Some Friends to Feed: The Story of Stone Soup, by Pete Seeger and Paul Dubois Jacobs, with illustrations by Michael Hays.
You may have heard this story told by Marcia Brown or Heather Forrest (my personal favorite). It is a famous old tale of two itinerant soldiers wandering through a German village trying to cadge a meal from the unfriendly villages. When no one offers food, the soldiers use it as a lesson in sharing with your fellow man by making a broth out of stones and encouraging the villagers to share what they can for a community meal.
One Grain of Sand: A Lullaby, by Pete Seeger.
This is a quiet song to share with your child at bedtime. You will subtly reinforce the message that we live in a fragile world, one that needs to be protected, and that all of the Earth’s inhabitants are connected as one great family.
Abiyoyo, by Pete Seeger.
I have been shamelessly stealing this story from Mr. Seeger for years, and it is one of my favorite to tell. Set in an African village, it involves a young banjo-playing boy and his magician father. Together the two are regarded as village annoyances and driven from the village. (Here is a vocabulary word for everyone: ostracize. The boy and his father are ostracized, which means they had to go live at the edge of the village). However, when a mythological monster, Abiyoyo, comes to destroy the village, only the father and the boy have the secret to controlling him elevating them to heroes among the townspeople. This is a bit scary for the youngest readers, but a memorable and fun sing along for the teller to share.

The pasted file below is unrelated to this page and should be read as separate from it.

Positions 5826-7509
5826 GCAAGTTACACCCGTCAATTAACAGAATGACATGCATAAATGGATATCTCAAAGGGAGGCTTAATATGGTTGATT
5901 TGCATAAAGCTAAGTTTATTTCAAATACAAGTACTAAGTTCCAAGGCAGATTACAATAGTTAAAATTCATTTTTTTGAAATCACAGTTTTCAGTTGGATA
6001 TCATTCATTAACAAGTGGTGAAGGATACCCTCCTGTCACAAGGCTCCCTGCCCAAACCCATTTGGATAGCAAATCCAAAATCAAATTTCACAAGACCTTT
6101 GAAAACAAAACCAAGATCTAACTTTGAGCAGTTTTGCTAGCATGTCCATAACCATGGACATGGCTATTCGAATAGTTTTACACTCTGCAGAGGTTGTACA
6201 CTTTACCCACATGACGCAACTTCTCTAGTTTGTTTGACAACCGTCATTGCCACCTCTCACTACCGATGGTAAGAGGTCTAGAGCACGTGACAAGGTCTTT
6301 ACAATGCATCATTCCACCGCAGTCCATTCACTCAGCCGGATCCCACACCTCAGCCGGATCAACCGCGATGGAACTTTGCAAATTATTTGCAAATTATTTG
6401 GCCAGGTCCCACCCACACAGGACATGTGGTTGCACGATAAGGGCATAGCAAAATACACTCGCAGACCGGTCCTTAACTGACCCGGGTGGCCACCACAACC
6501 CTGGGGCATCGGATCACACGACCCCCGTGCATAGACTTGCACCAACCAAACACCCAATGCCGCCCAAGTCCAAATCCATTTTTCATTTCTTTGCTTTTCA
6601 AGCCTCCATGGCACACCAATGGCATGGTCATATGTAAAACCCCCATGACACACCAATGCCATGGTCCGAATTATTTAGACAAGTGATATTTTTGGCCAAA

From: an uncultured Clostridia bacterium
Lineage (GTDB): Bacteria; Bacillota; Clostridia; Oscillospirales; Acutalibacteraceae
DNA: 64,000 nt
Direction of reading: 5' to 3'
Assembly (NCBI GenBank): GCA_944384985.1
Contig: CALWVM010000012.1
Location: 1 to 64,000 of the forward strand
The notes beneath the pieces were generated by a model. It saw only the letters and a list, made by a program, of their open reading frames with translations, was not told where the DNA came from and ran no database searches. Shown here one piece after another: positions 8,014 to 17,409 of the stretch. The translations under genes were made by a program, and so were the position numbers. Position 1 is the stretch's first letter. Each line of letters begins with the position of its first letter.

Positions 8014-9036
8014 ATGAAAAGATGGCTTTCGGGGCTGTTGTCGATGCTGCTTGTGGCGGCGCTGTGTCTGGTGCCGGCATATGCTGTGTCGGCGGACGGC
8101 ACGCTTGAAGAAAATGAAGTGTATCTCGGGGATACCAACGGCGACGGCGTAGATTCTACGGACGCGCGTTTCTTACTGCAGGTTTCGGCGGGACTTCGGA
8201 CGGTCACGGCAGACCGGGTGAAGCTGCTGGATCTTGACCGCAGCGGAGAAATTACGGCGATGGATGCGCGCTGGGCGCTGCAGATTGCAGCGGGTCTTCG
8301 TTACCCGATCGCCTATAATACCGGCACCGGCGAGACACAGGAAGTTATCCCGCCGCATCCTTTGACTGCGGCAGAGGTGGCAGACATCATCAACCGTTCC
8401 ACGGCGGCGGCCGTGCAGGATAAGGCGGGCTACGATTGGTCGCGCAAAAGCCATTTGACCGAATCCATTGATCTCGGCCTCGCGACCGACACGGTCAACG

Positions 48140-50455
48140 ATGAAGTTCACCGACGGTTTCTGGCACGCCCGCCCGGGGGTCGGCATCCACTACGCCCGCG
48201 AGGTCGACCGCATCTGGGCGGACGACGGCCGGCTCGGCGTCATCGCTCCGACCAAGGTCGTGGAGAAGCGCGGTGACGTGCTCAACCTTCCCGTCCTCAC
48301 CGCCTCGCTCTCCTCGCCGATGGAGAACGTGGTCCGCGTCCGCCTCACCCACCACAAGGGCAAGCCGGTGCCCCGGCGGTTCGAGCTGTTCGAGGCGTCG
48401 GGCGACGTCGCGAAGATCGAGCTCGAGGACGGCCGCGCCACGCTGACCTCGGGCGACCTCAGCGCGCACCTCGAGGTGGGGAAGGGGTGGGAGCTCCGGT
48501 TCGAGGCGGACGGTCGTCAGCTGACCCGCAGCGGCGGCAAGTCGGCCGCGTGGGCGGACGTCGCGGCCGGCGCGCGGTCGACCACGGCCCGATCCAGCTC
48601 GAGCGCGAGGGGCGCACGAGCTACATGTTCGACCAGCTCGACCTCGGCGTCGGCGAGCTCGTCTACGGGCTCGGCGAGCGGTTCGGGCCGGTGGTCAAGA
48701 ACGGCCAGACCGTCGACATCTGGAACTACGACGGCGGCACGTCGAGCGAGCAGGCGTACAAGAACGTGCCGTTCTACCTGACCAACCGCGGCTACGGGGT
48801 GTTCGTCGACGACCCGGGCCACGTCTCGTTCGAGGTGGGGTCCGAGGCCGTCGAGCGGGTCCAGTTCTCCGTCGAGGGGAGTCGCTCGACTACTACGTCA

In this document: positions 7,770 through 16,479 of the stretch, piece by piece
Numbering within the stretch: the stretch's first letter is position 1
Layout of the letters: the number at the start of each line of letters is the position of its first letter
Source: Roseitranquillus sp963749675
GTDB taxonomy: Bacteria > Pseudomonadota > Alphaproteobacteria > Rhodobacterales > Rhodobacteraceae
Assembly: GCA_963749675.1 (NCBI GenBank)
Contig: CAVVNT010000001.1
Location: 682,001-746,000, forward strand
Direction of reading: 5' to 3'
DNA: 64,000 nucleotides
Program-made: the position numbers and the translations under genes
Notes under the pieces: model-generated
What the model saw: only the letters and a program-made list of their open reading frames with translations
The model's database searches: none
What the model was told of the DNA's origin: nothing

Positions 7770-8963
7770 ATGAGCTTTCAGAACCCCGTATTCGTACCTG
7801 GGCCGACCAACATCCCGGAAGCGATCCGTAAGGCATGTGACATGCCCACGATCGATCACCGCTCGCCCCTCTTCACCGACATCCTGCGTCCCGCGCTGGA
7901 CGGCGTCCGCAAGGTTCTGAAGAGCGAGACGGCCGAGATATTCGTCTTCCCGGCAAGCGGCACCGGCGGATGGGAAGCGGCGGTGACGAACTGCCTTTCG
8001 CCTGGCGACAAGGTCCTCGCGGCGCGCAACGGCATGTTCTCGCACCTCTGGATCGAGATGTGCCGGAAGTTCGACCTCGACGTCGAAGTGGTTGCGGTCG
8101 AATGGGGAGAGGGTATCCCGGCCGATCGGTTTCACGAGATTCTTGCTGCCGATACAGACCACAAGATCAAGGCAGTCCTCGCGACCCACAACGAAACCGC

Foolish Frog, by Pete Seeger.
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Another tell-and-sing story as kids learn the story of the frog from “way down South in the yankety yank, a bullfrog jumped from bank to bank” and the repetitive verse sung as various farm animals. Honestly, there isn’t much point to the story, but once you get the kids singing to tune, they’ll forget everything but the fun. It helps if you have a banjo or a ukulele to plink along with the song.
Turn, Turn, Turn: Words from Ecclesiastes Circa 250 BCE, translated into English in 1607, illustrated by Wendy Anderson Halperin.
Beyond the Biblical reading of “To everything there is a season, and a time for every purpose under heaven,” there is the sheer beauty and poetry of this Biblical passage. Seeger set it to music and it has been sung by many artists, most notably Judy Collins and The Byrds in the 1960s. The pictorial interpretation in this edition is very special, dividing each verse into a circle which forces the reader to “turn, turn, turn” the page to appreciate the illustrations. Each circle is divided in half so that readers can compare and contrast the illustrations for, “A time to plant a time to sow, a time to laugh a time to weep, a time we may embrace, a time to refrain from embracing.” Of course, as a message of the time, the final verse is, “A time to love a time to hate, a time of war a time of peace, oh Lord, I pray it’s not too late.” The message continues to be relevant as the world never seems to learn the lesson of peace.
Pete Seeger: His Life in His Own Words, by Pete Seeger.
This is not for children, but tells, from the pen of the man, about his early life, his political involvement, his years on the blacklist which led him to the world of children’s performance, his environmental causes, and his joyous gift of making and sharing music with the world.
Of Pete Seeger, I can only say that he lived his life long and well, he fought for his causes with courage and conviction, and he sang his songs for all the world to hear. He will be remembered, and there’s little more that a man can ask of his life. So long, Mr. Seeger. It’s been good to know you.
Written by Lois Gross Rubin, Senior Children’s Librarian